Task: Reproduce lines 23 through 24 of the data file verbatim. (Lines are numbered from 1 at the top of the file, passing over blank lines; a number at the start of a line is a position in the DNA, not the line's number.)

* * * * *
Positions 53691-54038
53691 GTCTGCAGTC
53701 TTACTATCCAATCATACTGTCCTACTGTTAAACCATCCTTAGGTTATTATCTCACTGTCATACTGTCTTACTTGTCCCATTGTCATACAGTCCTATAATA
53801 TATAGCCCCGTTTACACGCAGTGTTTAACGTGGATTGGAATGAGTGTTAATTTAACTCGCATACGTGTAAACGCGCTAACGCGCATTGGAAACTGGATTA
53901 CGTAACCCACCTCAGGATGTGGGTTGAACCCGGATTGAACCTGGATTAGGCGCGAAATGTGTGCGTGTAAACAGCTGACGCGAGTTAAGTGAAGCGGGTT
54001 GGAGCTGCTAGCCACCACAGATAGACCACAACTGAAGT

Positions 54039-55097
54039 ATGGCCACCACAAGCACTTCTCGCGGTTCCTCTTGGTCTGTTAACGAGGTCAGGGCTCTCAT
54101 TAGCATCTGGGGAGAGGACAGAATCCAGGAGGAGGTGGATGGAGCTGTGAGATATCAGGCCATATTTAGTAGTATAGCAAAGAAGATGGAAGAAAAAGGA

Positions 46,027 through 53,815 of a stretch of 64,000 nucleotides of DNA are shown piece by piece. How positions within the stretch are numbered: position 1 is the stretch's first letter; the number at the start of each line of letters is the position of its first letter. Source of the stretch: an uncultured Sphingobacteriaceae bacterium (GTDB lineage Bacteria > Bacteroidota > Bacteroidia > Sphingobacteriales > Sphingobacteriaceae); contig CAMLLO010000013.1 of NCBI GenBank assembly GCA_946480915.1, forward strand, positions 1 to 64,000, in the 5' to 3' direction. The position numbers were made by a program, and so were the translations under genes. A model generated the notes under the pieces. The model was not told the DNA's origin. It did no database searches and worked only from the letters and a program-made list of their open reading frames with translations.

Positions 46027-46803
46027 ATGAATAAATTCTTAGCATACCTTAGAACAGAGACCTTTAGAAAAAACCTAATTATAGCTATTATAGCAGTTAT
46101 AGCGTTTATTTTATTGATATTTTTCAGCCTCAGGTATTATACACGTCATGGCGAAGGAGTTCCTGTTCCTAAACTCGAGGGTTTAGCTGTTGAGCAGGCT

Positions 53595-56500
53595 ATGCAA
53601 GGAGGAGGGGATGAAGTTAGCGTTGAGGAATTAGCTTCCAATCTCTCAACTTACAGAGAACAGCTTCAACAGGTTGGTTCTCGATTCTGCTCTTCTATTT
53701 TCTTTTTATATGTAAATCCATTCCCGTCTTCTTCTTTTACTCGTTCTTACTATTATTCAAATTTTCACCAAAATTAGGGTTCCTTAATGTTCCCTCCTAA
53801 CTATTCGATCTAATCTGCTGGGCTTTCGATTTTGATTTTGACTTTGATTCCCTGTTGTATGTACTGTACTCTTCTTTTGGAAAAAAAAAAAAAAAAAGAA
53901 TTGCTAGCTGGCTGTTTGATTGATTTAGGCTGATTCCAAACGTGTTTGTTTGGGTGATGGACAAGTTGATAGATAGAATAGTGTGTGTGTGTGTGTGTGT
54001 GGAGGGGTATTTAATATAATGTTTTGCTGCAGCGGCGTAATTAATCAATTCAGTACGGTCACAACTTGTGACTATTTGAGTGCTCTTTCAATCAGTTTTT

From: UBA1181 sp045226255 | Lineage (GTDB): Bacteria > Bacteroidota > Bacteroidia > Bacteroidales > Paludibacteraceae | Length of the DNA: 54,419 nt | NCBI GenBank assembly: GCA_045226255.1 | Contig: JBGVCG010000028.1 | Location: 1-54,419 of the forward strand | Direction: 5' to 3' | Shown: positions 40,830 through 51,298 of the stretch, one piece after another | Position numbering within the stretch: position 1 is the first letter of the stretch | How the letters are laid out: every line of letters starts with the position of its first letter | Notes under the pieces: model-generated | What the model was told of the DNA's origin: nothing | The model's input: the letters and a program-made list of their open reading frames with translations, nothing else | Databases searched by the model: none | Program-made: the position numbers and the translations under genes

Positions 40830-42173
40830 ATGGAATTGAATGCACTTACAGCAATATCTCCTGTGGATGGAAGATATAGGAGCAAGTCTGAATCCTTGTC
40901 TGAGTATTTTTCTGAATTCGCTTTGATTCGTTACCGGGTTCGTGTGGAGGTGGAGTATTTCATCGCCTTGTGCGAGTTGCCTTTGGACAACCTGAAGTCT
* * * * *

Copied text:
40830 ATGGAATTGAATGCACTTACAGCAATATCTCCTGTGGATGGAAGATATAGGAGCAAGTCTGAATCCTTGTC
40901 TGAGTATTTTTCTGAATTCGCTTTGATTCGTTACCGGGTTCGTGTGGAGGTGGAGTATTTCATCGCCTTGTGCGAGTTGCCTTTGGACAACCTGAAGTCT